Fifth Highland Games to attract thousands
Event features sports,music, kid’s activities
by Mary Katherine Murphy Staff Writer
LAURINBURG — The Scotland County Highland Games has grown each year in its short history, and organizers say the event’s fifth incarnation this weekend will be no exception.
Piping, drumming, and athletic competitions begin at 9 a.m. on Saturday on the grounds of the John Blue House on X-Way Road. Gates open at 8 a.m. Last year’s games attracted over 4,000 spectators in addition to hundreds of competitors, and organizers expect nearly 5,000 spectators this weekend.
“We’re really excited because everything is up this year,” said Highland Games Chairman Bill Caudill.
This year’s games will showcase the talents of 16 pipe bands from North Carolina, Georgia, Tennessee, and Virginia, 100 individual competitors in piping and drumming, 40 highland dancers, and 30 athletes. Athletic competitions include the Scottish hammer throw, turning of the caber, and sheaf toss over a raised bar.
“Most all of the serious pipe bands in the southeast will be here,” said Caudill “There will be more pipers and drummers here on our field than there are at the Edinburgh Military Tattoo.”
Of the 51 Scottish clans represented at the games, Clan Donald, clan of notable guest David MacDonald, will be the clan of honor. Macdonald is a direct descendant of Flora MacDonald, the 18th-century Jacobite Scottish legend who played a role in the American Revolution during her time in North Carolina.
The Highland Games are also a family event, with miniaturized versions of the Scottish athletics for children to try, as well as sheep dog demonstrations. Celtic groups The Jamie Laval band and Rathkeltair will take the stage from 12-4 p.m. Vendors of traditional fair food as well as Scottish food will be on the grounds, and this year there will be a beer tent among the vendors.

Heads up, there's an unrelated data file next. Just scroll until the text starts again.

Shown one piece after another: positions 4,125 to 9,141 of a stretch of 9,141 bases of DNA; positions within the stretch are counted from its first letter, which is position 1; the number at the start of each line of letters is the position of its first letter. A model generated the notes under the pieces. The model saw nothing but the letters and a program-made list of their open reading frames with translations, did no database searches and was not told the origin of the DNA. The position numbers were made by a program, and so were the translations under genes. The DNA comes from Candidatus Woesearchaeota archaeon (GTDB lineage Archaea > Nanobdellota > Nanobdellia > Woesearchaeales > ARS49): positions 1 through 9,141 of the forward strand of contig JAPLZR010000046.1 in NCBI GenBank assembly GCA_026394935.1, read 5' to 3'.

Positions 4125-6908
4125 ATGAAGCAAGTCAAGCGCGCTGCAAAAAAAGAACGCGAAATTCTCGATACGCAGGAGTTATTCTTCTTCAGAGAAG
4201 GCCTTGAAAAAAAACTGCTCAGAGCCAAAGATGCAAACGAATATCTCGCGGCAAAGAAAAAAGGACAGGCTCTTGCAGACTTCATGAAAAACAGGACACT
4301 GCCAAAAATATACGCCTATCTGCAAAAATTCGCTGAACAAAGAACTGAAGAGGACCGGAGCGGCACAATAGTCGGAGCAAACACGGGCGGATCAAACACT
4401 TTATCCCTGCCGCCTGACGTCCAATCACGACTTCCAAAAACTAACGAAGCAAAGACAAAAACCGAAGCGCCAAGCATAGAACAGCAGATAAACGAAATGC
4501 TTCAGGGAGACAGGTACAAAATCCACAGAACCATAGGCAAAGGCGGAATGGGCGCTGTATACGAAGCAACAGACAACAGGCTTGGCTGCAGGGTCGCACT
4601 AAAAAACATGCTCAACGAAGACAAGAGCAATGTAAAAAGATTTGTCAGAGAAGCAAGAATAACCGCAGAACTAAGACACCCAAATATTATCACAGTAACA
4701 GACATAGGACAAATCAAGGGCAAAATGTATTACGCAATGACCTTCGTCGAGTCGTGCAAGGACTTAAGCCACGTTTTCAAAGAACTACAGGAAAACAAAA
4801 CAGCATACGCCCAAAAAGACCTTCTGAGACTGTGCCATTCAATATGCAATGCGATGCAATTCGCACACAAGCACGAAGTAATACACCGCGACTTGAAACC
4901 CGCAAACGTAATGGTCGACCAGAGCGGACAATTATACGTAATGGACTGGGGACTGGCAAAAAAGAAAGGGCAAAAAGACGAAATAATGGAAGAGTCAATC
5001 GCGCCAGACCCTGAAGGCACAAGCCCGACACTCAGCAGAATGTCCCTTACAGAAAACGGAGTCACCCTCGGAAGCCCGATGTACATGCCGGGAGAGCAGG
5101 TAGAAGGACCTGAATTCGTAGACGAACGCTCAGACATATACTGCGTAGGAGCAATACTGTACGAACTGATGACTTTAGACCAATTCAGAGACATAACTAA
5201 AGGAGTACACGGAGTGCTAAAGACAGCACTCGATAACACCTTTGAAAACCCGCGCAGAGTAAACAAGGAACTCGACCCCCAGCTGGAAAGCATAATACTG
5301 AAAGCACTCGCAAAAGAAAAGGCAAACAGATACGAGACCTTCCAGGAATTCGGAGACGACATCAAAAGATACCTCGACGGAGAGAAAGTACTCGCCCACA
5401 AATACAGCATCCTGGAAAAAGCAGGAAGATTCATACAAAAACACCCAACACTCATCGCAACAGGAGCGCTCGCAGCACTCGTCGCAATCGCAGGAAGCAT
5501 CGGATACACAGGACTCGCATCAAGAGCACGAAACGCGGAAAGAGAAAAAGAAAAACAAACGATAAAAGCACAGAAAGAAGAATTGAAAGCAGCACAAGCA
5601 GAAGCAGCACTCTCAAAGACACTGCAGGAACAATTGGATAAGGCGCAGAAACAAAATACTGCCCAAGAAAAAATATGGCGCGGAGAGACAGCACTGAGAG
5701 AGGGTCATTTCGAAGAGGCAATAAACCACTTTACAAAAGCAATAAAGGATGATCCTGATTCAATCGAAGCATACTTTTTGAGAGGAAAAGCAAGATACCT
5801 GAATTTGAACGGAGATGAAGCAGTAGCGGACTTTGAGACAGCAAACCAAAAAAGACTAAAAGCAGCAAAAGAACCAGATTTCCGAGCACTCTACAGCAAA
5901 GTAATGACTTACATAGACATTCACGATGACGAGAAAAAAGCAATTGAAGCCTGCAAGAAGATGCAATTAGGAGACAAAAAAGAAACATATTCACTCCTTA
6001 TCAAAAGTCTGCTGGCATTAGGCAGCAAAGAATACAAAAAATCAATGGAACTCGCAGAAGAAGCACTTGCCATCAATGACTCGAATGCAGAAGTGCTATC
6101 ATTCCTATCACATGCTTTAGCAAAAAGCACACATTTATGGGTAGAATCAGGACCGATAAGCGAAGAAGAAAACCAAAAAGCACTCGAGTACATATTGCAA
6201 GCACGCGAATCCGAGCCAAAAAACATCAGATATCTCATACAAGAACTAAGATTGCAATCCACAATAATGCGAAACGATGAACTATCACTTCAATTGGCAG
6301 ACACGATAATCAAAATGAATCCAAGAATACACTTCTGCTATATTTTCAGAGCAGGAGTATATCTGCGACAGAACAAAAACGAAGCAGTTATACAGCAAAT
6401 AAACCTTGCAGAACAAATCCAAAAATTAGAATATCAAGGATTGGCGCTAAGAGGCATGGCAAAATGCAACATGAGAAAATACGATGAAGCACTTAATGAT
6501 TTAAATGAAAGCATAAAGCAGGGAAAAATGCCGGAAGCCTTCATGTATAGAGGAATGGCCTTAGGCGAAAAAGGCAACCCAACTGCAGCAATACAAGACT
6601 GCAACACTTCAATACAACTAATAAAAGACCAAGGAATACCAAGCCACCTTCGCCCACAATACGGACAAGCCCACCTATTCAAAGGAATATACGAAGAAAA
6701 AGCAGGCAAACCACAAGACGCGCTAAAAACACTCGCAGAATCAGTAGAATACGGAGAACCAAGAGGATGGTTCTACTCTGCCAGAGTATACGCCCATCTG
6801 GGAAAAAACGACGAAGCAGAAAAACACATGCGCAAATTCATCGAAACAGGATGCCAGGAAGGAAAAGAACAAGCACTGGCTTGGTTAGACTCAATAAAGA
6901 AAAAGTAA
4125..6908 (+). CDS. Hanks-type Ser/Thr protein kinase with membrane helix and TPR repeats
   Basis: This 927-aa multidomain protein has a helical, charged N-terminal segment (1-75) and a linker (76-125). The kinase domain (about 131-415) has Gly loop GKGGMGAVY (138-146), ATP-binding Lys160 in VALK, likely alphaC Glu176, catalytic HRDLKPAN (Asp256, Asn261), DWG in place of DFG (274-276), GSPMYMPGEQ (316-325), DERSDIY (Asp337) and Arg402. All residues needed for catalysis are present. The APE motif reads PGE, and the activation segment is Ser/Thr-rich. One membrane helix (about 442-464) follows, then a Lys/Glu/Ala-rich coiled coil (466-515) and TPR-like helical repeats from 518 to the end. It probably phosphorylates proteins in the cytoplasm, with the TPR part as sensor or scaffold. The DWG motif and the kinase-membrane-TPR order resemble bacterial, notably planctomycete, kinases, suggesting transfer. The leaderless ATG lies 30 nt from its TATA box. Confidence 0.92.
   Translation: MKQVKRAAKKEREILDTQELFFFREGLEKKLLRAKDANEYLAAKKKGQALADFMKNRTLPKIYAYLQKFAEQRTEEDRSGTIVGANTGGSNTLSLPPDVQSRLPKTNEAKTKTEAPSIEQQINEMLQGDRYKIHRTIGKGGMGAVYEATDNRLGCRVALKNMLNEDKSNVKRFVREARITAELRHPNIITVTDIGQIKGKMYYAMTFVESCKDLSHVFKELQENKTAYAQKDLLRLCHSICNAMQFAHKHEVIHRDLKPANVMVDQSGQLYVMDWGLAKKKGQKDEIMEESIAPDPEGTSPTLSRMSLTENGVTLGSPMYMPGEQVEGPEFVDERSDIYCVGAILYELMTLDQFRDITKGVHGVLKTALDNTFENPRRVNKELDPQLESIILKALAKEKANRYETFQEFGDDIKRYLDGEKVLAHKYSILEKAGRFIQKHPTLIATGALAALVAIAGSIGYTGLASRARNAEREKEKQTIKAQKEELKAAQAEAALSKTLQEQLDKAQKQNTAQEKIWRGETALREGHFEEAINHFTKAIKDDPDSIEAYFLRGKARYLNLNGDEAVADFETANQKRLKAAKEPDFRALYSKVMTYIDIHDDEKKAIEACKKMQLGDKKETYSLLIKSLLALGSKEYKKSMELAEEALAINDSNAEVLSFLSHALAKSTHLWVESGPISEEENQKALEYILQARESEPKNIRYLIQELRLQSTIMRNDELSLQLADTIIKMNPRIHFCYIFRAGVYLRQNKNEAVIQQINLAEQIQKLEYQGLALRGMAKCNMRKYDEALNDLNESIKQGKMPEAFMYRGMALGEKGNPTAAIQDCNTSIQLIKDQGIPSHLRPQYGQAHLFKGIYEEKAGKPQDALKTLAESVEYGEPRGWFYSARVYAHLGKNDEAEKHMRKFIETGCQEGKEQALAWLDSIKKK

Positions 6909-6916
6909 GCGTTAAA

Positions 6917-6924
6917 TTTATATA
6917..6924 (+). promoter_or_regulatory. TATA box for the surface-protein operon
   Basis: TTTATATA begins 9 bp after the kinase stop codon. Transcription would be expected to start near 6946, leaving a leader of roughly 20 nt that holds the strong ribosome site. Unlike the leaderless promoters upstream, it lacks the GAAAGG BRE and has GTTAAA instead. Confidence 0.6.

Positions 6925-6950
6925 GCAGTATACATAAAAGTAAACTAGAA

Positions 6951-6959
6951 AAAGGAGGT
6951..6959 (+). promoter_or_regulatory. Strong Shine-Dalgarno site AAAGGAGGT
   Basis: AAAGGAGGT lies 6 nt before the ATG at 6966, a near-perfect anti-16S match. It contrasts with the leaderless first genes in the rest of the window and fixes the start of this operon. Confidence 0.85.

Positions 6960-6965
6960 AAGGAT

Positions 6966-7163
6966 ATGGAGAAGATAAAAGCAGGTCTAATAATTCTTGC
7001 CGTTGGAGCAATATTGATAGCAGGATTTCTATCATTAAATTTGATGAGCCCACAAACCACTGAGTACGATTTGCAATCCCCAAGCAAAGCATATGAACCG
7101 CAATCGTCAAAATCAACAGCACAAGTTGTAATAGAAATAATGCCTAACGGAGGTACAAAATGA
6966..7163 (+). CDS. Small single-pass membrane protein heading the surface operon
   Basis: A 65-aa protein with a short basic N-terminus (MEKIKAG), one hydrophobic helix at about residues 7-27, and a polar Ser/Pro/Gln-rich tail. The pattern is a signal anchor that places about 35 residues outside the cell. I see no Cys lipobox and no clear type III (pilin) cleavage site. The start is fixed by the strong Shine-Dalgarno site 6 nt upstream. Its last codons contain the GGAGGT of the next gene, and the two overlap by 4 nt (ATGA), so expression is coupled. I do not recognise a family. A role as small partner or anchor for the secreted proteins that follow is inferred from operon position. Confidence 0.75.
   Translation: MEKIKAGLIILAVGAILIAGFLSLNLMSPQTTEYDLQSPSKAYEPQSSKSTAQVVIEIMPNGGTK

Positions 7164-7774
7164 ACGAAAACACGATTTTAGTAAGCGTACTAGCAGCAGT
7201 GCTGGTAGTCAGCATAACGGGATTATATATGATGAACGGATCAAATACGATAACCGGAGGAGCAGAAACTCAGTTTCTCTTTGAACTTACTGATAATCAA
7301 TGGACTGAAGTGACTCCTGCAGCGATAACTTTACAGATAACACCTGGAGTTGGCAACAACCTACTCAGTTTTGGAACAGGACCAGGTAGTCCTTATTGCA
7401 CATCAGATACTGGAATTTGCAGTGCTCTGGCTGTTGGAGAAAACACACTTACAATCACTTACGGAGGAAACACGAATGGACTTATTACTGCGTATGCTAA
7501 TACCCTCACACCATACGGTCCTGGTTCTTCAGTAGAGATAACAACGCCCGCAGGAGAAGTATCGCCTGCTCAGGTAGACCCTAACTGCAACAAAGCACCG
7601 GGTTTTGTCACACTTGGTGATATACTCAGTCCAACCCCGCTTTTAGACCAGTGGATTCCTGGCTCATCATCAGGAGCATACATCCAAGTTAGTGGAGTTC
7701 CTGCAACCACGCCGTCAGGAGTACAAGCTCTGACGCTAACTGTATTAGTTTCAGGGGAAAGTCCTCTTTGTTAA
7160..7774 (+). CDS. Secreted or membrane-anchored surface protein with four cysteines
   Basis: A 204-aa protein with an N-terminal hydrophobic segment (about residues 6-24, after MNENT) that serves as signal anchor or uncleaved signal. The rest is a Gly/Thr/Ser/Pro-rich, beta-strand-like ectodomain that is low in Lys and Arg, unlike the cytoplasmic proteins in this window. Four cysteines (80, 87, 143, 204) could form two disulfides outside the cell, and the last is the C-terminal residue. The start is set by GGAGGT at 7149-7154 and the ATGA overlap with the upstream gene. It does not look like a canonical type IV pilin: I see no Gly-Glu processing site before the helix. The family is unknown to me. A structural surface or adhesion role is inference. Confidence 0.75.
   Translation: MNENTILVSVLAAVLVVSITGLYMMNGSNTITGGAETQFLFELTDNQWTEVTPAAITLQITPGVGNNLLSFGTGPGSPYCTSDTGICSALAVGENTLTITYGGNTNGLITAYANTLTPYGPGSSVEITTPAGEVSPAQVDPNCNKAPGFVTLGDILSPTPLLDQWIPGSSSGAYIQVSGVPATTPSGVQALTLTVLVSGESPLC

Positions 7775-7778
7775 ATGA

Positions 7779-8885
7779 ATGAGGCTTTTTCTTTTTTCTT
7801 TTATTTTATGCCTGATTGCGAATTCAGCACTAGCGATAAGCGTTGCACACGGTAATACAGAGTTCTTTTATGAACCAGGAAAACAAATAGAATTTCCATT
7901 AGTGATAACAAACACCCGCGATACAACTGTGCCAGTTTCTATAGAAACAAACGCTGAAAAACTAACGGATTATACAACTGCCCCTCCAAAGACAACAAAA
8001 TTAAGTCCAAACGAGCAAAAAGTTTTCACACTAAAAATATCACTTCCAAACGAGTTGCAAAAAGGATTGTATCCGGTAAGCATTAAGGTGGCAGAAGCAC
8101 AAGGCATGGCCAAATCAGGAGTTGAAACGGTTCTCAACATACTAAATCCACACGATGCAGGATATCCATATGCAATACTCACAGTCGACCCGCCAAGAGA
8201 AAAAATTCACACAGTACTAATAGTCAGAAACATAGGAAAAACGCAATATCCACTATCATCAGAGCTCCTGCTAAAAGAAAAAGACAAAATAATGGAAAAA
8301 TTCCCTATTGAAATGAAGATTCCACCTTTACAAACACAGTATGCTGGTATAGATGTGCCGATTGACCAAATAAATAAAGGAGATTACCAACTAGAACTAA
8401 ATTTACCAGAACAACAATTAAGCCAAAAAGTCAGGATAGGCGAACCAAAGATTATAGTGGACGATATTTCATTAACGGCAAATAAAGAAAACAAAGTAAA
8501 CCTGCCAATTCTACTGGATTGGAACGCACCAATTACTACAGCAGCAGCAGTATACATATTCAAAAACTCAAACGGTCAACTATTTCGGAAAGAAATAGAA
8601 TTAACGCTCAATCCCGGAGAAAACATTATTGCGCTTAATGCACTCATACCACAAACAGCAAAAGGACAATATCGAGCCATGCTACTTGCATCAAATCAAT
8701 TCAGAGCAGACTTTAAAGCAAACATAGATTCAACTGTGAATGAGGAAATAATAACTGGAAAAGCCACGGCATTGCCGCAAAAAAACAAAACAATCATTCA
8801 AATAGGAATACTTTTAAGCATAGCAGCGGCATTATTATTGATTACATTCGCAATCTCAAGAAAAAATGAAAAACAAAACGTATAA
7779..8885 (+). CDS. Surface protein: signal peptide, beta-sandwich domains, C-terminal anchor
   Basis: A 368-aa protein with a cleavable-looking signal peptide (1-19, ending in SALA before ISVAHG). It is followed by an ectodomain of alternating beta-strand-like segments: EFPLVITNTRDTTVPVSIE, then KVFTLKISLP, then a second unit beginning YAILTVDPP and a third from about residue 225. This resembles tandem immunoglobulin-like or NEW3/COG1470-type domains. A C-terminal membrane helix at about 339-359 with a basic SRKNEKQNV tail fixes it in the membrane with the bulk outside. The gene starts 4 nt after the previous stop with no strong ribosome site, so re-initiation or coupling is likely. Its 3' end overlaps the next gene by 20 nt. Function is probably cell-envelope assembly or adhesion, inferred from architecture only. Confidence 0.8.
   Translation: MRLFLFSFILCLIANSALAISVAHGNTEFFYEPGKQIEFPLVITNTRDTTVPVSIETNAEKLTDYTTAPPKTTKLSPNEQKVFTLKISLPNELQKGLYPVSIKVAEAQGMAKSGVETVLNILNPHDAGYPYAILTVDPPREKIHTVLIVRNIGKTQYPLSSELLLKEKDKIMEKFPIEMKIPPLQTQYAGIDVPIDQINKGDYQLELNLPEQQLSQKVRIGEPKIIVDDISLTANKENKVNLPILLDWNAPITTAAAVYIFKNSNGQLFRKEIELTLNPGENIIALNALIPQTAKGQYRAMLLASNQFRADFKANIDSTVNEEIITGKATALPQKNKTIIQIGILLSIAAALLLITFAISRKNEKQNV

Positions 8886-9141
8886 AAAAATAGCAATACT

If appetites for Scottish culture are not satisfied before the 4:30 p.m. closing ceremony, Jerry’s Deli on U.S. 401 will host a ceilidh, or Scottish folk dance, from 7:30-10 p.m. Admission to the ceilidh is free.
On Friday, several activities will preface the games, with the Scottish Heritage Center at St. Andrews University open from 10 a.m.-4 p.m., a whisky tasting at Hampton Inn during the afternoon, and a concert with champion bagpiper Bruce Gandy at 8 p.m. at St. Andrews’ Avinger Auditorium. Tickets for the concert are $10 at the door.
A Kirkin’ of the Tartans worship service at Old Laurel Hill Presbyterian Church on Sunday morning will cap the weekend.
Caudill attributed the Highland Games’ success to its organization — a yearlong endeavor — and positive publicity from past competitors and attendees.
“We’re relatively new and we’re doing everything correctly,” he said. “People enjoy the way that the contests have been run — athletes love it. Everybody that’s come in the past has given us rave reviews on the hospitality.”
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